In 2005, researchers presented findings that caffeine affects short-term working memory at the annual meeting of the Radiological Society of North America. Subjects were shown a sequence of simple images (the letters A, B, C or D) and then asked if an image was the same as the one shown two images earlier, responding as quickly as possible. The task was performed after 12 hours without caffeine and four hours without nicotine. Subjects received 100 milligrams of caffeine (approximately the amount in two cups of coffee) as well as a placebo which was randomized across subjects so that each of them underwent a caffeine and placebo scan. In the "caffeine condition," the subjects demonstrated a tendency towards improved short-term memory skills and reaction times during the task. They showed increased activity in brain regions located in the frontal lobe, where a part of the working memory network is located, and the anterior cingulum, the part of the brain that controls attention. In the "placebo condition," the subjects showed no change in activation patterns.

Caffeine is, of course, a stimulant. These studies have been promoted in the media as being about "coffee" (check out our headline too!), but can just as easily be read as being about tea or even some other type of stimulant delivered in pill form. In short, these studies shouldn't be read as a mandate to go out and start drinking coffee all day – especially for seniors with any kind of sleep disturbance or troubles (see Vol. 2 Issue 6 of the CareNotes Newsletter for more on Senior Sleep).

The author of the 2002 study noted, in fact, that all the participants were regular coffee drinkers. People not used to regular caffeine consumption might have experienced a myriad of negative side effects – anxiety, decreased concentration or shakiness – that may have harmed their performance on the memory tests if they had been included in the study. Keep in mind that everything, even coffee, in best in moderation.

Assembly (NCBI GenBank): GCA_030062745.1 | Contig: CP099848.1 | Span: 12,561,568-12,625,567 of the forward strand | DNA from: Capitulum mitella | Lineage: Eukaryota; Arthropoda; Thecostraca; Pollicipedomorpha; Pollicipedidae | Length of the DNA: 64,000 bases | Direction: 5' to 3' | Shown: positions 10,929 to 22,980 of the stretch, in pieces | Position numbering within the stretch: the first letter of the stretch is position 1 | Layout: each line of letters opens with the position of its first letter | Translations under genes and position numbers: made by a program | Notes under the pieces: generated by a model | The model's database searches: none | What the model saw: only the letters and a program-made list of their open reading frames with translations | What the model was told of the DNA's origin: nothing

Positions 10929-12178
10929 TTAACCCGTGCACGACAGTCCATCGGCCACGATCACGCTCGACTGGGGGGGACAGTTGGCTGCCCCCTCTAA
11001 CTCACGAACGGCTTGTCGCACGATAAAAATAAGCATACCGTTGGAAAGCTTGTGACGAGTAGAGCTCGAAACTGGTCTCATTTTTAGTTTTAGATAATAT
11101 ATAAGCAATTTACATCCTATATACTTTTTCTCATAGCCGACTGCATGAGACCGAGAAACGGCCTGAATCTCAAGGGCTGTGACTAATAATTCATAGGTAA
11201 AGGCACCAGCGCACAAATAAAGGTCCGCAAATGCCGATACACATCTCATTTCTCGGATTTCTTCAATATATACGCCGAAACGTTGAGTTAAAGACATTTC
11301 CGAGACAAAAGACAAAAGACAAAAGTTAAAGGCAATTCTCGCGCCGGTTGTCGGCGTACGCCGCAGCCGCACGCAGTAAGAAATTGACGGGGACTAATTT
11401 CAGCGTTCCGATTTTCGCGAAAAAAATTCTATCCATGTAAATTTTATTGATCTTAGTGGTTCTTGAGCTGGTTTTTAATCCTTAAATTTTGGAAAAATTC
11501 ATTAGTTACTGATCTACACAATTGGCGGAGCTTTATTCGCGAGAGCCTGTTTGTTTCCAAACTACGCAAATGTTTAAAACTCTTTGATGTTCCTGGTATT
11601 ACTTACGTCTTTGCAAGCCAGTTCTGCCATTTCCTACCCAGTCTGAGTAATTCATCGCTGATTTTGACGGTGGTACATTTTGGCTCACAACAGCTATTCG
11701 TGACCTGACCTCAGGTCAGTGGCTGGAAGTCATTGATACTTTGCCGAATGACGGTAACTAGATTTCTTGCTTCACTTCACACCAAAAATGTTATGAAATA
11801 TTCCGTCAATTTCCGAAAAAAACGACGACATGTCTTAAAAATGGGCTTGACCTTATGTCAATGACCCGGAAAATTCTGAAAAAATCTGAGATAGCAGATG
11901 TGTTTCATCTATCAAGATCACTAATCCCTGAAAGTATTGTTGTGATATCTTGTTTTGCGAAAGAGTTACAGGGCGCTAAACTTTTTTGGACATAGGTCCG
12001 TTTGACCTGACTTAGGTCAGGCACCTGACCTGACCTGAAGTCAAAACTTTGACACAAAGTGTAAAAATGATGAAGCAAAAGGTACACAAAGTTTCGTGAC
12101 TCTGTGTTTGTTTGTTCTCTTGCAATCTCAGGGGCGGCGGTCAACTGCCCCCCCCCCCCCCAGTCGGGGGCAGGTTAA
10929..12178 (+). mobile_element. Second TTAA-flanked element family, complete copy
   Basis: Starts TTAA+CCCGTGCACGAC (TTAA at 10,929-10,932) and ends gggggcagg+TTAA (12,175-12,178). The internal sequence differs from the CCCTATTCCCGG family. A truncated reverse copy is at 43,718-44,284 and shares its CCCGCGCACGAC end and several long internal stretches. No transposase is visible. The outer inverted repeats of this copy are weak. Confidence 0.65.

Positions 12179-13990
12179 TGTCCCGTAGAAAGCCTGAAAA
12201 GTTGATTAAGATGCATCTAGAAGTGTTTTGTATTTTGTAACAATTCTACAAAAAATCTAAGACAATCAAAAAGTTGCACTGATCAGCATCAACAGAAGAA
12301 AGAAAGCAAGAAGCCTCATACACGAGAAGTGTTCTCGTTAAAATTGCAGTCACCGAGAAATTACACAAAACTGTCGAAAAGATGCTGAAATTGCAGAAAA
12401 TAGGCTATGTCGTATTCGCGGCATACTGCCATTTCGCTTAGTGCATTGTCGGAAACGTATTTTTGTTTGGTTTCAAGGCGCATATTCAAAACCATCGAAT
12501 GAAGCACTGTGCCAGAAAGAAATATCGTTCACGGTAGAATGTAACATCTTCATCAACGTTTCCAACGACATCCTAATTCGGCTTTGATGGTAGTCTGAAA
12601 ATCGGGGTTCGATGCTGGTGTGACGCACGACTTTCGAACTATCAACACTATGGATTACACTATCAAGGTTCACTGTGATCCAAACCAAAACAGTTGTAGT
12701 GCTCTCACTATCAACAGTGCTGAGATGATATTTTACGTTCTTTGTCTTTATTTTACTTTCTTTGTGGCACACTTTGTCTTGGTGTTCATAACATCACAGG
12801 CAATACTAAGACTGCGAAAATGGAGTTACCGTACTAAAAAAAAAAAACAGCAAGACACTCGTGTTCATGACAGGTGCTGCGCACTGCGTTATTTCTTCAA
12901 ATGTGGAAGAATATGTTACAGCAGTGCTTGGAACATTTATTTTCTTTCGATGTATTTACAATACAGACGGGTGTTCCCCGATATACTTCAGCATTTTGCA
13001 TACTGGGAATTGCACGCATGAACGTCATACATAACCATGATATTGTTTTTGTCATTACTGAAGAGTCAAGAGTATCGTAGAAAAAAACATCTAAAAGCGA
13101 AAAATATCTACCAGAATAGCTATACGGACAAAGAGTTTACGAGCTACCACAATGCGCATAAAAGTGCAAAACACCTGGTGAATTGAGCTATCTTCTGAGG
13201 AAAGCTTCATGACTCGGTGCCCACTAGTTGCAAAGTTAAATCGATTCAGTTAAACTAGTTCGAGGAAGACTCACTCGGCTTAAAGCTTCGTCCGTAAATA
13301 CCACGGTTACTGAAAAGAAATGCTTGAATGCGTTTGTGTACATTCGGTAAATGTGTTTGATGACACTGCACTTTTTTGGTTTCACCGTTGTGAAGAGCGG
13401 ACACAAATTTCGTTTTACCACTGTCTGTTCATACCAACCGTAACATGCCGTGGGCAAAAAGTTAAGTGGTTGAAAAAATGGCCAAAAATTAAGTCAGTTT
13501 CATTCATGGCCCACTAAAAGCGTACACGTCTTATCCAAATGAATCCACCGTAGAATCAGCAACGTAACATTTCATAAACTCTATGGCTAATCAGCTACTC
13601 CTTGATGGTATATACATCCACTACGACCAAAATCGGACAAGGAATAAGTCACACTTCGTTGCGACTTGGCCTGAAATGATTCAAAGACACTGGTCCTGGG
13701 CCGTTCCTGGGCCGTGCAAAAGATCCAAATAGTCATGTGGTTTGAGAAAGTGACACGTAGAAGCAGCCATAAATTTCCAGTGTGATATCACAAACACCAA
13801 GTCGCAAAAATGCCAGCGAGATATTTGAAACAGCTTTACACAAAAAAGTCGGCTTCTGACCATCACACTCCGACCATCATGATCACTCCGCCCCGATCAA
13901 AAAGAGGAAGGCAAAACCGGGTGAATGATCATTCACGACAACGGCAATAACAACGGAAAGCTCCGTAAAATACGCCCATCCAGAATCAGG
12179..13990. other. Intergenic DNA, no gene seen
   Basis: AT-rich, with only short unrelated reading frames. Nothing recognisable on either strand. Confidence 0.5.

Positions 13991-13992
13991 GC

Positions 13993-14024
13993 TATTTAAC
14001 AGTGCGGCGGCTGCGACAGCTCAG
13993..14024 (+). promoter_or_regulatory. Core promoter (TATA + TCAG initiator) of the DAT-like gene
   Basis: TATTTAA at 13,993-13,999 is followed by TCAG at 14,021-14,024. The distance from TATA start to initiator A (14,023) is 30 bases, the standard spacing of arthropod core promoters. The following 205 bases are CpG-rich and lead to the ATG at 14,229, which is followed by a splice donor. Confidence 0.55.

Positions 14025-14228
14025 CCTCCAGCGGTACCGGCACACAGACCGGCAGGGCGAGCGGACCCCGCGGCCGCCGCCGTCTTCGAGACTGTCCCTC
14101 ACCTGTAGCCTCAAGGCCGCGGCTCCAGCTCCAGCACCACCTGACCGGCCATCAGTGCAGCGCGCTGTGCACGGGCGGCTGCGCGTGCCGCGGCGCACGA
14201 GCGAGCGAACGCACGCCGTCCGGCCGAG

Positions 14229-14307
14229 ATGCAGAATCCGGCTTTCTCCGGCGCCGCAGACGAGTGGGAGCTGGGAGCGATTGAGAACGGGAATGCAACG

Tips for Caffeine Drinking:

• Moderate the total number of caffeine beverages you drink during the day to keep your caffeine intake under 300 mg (at the most)
• Limit caffeine intake to before lunch to avoid having the caffeine adversely affect your sleep.
• Exercise after having caffeine to take advantage of the energy boost caffeine can provide as well as mitigate its stress-inducing properties.
• Know your caffeine levels: Strong drip coffee (145 mg), espresso (75 mg), instant coffee (60 mg), black tea (60 mg), green tea (25 mg), cola drinks (range from 40 to 60 mg).
• Avoid hyper-caffeinated beverages such as Jolt or Red Bull.
• Know that even "decaf" versions of naturally caffeinated beverages like coffee have some caffeine in them.
• Herbal teas come in a wide range of flavors – from robust and earthy to mild and floral – and are an excellent substitute for sipping in the afternoon and evening.
• Look up the caffeine content of specific drinks at Energy Fiend: http://www.energyfiend.com/the-caffeine-database.

 


Caregiver of The Month: Grace Shaw


Grace Shaw has worked for Home Care Assistance of Maryland for over a year.  In that time she has consistently performed in a professional and competent manner.  She is loved not only by her client and their family, but by the office staff as well.

As a caregiver, Grace has been practicing a balanced care approach, long before the Balanced Care Method was in place.  She has always managed to care for her client in a holistic and nurturing way.  Grace is often found in the kitchen with her client preparing an organic lunch while engaging her client in conversation.  Together they planted a summer flower garden and worked on weed pulling and hedge trimming throughout the warm weather.  In the winter months, Grace used her own money to buy Christmas cards and encouraged her client to write to all the people in her address book.

Grace is the caregiver you can trust to be on time, to show up ready to work, to give 100% of herself to her job.  Grace is the caregiver who will help out in a pinch, who calls you back, who understands that the little things in life go a long way.